Collaborating with lyricist Tony Asher, Wilson’s symphonic arrangements wove elaborate layers of vocal harmonies, coupled with sound effects and unusual instruments such as bicycle bells, buzzing organs, harpsichords, flutes, Electro-Theremin, trains, Hawaiian-sounding string instruments, Coca-Cola cans, and barking dogs, along with the more usual keyboards and guitars. Unified by Wall of Sound-style production techniques, the album comprised Wilson’s “pet sounds”, consisting mainly of introspective songs like “You Still Believe in Me“, about faithfulness, “I Know There’s an Answer“, a critique of LSD users, and “I Just Wasn’t Made for These Times“, an autobiographical statement on social alienation (as well as the first use of a theremin-like instrument on a rock record). Recording was completed on April 13, 1966, with an unprecedented total production cost that exceeded $70,000 (equivalent to $510,000 in 2015). A follow-up album, Smile, was immediately planned, but left unfinished. In 1997, a “making-of” version of Pet Sounds was supervised by Wilson and released as The Pet Sounds Sessions, containing the album’s first true stereo mix.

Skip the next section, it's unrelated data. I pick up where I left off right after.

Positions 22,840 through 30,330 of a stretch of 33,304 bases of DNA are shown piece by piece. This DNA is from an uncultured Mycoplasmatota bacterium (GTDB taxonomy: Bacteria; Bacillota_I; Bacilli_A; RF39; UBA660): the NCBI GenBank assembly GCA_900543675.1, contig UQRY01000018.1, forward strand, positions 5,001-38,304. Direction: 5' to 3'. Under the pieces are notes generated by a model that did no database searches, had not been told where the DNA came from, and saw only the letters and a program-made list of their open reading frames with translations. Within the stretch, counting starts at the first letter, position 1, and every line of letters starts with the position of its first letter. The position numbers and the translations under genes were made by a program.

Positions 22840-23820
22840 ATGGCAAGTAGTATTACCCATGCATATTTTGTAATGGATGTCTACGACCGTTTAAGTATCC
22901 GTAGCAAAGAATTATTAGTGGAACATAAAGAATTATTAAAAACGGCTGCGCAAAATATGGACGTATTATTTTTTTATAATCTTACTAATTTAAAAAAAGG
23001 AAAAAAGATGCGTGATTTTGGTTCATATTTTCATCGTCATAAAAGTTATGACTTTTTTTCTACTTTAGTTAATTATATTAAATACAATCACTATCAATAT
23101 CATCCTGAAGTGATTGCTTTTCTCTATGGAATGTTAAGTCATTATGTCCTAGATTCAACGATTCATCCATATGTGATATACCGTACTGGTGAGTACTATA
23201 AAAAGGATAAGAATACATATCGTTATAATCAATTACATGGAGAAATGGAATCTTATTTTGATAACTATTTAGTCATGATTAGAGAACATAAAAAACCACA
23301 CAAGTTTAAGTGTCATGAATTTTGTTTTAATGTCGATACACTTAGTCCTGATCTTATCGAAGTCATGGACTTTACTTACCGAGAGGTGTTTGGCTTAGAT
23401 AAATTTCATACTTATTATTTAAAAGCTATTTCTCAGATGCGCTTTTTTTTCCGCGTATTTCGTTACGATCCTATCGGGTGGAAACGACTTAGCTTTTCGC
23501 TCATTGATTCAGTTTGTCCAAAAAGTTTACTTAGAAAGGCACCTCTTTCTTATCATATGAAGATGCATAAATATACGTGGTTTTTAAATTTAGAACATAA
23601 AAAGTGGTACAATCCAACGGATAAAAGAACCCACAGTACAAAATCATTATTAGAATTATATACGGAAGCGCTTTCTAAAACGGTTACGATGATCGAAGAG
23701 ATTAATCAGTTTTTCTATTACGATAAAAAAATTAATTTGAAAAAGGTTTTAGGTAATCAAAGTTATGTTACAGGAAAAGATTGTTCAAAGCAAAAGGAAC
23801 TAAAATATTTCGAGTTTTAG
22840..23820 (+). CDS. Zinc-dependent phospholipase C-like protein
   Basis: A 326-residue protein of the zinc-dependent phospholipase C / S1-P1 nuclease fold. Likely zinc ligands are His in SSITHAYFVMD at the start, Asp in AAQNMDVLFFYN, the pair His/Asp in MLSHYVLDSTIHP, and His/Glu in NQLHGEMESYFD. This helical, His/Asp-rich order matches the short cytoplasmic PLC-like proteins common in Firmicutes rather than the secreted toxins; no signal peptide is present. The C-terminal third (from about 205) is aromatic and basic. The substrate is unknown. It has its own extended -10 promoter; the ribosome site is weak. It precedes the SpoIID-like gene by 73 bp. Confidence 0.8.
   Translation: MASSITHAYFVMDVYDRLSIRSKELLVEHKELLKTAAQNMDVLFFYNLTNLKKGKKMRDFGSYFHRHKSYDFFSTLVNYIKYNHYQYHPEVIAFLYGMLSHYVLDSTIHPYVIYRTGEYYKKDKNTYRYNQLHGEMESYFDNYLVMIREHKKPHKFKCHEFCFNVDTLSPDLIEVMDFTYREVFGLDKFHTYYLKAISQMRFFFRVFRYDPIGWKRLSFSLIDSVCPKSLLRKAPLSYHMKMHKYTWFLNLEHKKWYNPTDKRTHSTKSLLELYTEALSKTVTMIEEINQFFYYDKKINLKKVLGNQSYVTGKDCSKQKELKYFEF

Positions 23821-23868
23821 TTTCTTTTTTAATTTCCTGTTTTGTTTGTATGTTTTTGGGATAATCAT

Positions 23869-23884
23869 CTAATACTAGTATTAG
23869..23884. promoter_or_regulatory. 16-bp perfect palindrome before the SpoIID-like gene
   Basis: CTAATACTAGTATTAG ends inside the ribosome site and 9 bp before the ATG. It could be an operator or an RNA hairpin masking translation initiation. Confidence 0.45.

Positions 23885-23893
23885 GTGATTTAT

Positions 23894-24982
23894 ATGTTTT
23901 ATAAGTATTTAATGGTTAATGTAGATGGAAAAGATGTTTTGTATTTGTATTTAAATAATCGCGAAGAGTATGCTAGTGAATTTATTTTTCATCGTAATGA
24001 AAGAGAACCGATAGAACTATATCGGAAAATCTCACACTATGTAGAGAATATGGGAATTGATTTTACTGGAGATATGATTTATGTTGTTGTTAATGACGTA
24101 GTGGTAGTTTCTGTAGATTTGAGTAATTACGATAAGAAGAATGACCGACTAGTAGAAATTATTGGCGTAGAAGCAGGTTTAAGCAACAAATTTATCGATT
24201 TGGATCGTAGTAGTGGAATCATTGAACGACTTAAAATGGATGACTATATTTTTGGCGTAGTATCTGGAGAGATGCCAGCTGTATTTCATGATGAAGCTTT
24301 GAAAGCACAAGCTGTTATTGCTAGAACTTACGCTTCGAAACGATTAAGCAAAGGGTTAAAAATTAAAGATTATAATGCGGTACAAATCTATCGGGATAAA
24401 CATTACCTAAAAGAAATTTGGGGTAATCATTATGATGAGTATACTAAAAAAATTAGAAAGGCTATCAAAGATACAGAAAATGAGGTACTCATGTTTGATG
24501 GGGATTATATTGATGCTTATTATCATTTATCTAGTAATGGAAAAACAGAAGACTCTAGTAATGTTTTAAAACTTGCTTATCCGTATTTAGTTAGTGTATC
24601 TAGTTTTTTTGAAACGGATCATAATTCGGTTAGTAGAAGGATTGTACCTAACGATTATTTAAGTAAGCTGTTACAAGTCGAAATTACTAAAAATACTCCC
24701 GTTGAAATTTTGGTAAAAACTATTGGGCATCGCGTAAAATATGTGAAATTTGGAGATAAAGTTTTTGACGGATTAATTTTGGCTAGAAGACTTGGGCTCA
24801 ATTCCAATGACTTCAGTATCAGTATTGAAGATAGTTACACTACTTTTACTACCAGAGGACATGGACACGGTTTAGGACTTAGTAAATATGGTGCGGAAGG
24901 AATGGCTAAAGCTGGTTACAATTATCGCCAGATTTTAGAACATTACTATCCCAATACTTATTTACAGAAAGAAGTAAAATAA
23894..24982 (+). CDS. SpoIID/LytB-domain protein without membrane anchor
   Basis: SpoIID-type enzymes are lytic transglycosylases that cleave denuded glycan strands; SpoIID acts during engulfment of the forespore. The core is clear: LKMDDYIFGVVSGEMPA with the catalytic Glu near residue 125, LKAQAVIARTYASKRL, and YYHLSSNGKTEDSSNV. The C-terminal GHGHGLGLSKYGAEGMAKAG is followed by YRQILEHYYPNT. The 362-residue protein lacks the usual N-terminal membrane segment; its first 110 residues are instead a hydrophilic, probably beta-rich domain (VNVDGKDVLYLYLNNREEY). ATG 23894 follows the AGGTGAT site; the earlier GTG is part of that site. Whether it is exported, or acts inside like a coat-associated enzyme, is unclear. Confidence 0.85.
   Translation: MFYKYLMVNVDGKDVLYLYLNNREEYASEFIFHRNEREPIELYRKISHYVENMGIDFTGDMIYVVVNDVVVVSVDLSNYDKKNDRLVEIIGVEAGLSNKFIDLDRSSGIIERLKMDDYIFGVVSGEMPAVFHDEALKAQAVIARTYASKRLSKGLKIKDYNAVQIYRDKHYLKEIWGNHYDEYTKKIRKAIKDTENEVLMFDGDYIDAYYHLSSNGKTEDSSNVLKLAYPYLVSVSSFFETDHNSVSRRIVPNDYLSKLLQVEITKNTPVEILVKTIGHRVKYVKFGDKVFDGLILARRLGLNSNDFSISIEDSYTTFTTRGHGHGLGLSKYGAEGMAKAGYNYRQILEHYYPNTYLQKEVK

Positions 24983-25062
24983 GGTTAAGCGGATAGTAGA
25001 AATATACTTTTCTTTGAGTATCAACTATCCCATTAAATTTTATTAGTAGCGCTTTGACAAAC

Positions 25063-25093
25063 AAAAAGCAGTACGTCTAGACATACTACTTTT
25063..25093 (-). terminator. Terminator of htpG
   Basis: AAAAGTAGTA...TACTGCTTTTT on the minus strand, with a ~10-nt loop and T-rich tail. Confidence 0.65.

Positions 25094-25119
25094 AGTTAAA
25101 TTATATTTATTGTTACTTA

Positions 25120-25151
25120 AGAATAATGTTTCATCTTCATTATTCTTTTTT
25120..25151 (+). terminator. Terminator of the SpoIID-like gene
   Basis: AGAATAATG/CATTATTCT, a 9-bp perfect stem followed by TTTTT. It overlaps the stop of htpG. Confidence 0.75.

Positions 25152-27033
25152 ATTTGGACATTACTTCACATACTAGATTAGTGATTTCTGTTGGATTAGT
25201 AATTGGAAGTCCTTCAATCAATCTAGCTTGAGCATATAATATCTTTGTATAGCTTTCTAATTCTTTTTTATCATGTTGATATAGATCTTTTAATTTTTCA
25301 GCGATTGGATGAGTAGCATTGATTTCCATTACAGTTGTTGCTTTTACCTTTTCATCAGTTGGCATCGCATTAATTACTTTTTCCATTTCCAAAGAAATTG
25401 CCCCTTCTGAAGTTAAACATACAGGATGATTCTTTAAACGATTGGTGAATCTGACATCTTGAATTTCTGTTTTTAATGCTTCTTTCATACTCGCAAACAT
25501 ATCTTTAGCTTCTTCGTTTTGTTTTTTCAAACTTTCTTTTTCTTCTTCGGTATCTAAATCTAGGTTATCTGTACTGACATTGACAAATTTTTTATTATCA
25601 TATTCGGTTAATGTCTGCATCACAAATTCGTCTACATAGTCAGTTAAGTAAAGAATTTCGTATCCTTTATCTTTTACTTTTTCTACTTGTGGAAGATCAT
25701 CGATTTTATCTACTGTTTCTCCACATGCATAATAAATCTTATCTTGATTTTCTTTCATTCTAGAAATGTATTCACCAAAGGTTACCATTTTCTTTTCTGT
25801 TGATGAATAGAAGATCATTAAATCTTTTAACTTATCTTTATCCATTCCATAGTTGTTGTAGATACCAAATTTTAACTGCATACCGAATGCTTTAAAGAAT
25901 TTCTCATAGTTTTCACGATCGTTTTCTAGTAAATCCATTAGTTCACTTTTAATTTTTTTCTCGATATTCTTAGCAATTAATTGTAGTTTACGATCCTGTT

Pet Sounds is regarded by musicologists as an early concept album that advanced the field of music production, introducing non-standard harmonies and timbres, and incorporating elements of pop, jazz, exotica, classical, and the avant-garde. A heralding work of psychedelic rock, the album signaled an aesthetic trend within rock by transforming it from dance music into music that was made for listening to, elevating itself to the level of art rock. Author Bill Martin said that within Pet Sounds, the Beach Boys “brought expansions in harmony, instrumentation (and therefore timbre), duration, rhythm, and the use of recording technology. Of these elements, the first and last were the most important in clearing a pathway toward the development of progressive rock.” In 2004, Pet Sounds was preserved in the National Recording Registry by the Library of Congress for being “culturally, historically, or aesthetically significant.” One year earlier, Rolling Stone ranked it second on its list of the “500 Greatest Albums of All Time“